Motley Fool
0
All posts from Motley Fool
Motley Fool in Motley Fool,

Better Buy: Cheniere Energy, Inc. vs. Cheniere Energy Partners Holdings

Image source: Cheniere Energy annual report

Chances are if you have looked at the boom in natural gas across the United States and have searched for an effective way to invest in that opportunity, you have probably come across Cheniere Energy (NYSEMKT: LNG). The US's bountiful supply of cheap gas means there is ample opportunity to export it around the world and generate some decent profits, One issue you will likely come across when looking at Cheniere as a potential investment is that there are multiple ways to invest in the same corporate entity. 

To know whether Cheniere Energy or one if its subsidiaries Cheniere Energy Partners Holdings (NYSEMKT: CQH) is the right type of investment for you. You need to know the company's corporate structure and the different results you can expect from the various parts of the business. 

Know what you are buying

The strange thing about Cheniere Energy is that there are three different ways to own the same entity: Cheniere Energy, Cheniere Energy Partners Holdings, and Cheniere Energy Partners (NYSEMKT: CQP). There are some subtle differences between each investment vehicle, though, and to understand how that works you need to be intimately familiar with the company's corporate structure. Here's a breakdown of how that structure looks. The three red circles indicate where each is in corporate structure.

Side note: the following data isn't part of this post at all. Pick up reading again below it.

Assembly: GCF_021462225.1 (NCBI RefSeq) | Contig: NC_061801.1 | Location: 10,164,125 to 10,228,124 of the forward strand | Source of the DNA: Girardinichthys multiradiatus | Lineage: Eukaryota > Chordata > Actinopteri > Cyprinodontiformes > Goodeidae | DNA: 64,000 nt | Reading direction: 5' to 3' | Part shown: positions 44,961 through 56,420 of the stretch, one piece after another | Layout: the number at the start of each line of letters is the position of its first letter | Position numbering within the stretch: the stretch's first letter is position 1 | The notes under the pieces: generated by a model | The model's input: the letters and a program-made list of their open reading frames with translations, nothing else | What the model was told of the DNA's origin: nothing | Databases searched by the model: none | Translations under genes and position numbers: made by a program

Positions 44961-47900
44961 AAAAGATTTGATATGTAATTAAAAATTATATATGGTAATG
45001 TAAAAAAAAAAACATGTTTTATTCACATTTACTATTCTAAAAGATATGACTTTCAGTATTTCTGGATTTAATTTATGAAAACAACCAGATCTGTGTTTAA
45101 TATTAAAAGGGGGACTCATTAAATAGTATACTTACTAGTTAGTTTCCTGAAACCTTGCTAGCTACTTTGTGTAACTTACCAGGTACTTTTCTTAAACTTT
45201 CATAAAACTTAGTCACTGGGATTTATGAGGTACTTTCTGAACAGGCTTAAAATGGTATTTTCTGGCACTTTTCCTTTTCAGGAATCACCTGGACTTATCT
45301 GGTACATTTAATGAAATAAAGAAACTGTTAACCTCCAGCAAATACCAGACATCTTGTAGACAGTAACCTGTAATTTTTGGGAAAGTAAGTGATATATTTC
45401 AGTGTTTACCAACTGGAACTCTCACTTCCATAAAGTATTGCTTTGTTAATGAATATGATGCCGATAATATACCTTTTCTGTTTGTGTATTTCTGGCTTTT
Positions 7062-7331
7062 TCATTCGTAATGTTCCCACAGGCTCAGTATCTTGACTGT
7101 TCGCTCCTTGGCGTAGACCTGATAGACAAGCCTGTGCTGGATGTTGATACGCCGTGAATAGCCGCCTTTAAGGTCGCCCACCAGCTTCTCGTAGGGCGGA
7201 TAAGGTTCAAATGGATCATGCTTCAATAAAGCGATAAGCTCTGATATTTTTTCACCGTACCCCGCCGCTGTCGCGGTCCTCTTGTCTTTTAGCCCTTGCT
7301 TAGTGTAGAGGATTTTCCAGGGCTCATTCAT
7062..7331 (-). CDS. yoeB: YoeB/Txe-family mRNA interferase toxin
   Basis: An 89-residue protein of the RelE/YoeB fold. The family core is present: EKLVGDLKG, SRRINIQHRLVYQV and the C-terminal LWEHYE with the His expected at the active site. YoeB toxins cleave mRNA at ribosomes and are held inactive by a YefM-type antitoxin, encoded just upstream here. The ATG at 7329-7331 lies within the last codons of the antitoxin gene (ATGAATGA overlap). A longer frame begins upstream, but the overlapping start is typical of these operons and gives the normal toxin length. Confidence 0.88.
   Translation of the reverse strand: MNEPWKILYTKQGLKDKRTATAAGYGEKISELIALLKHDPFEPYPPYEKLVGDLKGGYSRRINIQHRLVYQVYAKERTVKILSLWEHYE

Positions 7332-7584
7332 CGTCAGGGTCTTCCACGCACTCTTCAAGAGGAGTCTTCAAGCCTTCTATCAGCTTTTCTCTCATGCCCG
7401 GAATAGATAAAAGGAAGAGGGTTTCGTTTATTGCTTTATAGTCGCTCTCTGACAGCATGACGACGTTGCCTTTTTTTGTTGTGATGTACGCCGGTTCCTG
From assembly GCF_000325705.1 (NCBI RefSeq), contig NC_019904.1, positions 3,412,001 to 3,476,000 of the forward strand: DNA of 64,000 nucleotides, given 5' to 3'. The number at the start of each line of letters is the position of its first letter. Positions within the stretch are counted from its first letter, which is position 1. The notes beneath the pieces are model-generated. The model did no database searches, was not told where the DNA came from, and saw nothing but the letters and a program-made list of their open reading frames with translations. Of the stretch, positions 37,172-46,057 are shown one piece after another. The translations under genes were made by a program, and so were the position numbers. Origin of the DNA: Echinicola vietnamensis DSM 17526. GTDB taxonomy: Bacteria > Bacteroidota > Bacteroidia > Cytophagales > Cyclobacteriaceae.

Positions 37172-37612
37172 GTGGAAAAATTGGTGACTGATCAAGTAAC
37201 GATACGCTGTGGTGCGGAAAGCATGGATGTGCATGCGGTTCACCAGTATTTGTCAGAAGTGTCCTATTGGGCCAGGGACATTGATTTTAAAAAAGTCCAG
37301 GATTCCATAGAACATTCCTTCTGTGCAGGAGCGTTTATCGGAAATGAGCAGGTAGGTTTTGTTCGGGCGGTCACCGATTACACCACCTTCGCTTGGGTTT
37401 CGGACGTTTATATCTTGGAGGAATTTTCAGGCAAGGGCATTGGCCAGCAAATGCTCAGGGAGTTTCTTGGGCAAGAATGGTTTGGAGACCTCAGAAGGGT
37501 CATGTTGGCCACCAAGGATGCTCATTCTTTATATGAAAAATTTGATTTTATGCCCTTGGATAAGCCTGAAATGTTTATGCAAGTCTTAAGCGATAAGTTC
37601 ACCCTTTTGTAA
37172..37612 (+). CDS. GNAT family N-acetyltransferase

Image source: Cheniere Energy 10-k via sec.gov

As you can see, Cheniere Energy is the parent of the whole organization, while Chenere Energy Partners and Cheniere Energy Partners Holdings are subsidiaries. These entities are also set up as different types of investments, which makes them more appealing to different types of investors. Here's a quick breakdown of what you get with each and why you might want to own it.

Cheniere Energy Partners:

  • What is it? A master limited partnership that owns and operates the company's Sabine Pass LNG export terminal and a couple pipelines that source gas to the terminal. The business will generate steady revenue once the facility is fully operational thanks to the long term supply contracts it has signed with customers. The partnership will pay out a majority of its cash flow in the form of distributions to its owners. 
  • Why own it? You get a higher yield investment -- 5.8% today -- that is tax advantaged because of the master limited partnership structure. It will be a very steady dividend payer, but there isn't a whole lot of growth built into this part of the business.

Cheniere Energy Partners Holdings

  • What is it? A traditional C-Corporation whose sole assets are a partial ownership of Cheniere Energy Partners. Much of the shares that it owns are currently designated as subordinate and Class B shares such that they don't receive cash distributions while the Sabine Pass terminal is still under construction. Once it is fully operational, though, each share Cheniere Holdings owns will receive a full distribution that will immediately be paid out as a regular dividend to the public owners of this stock.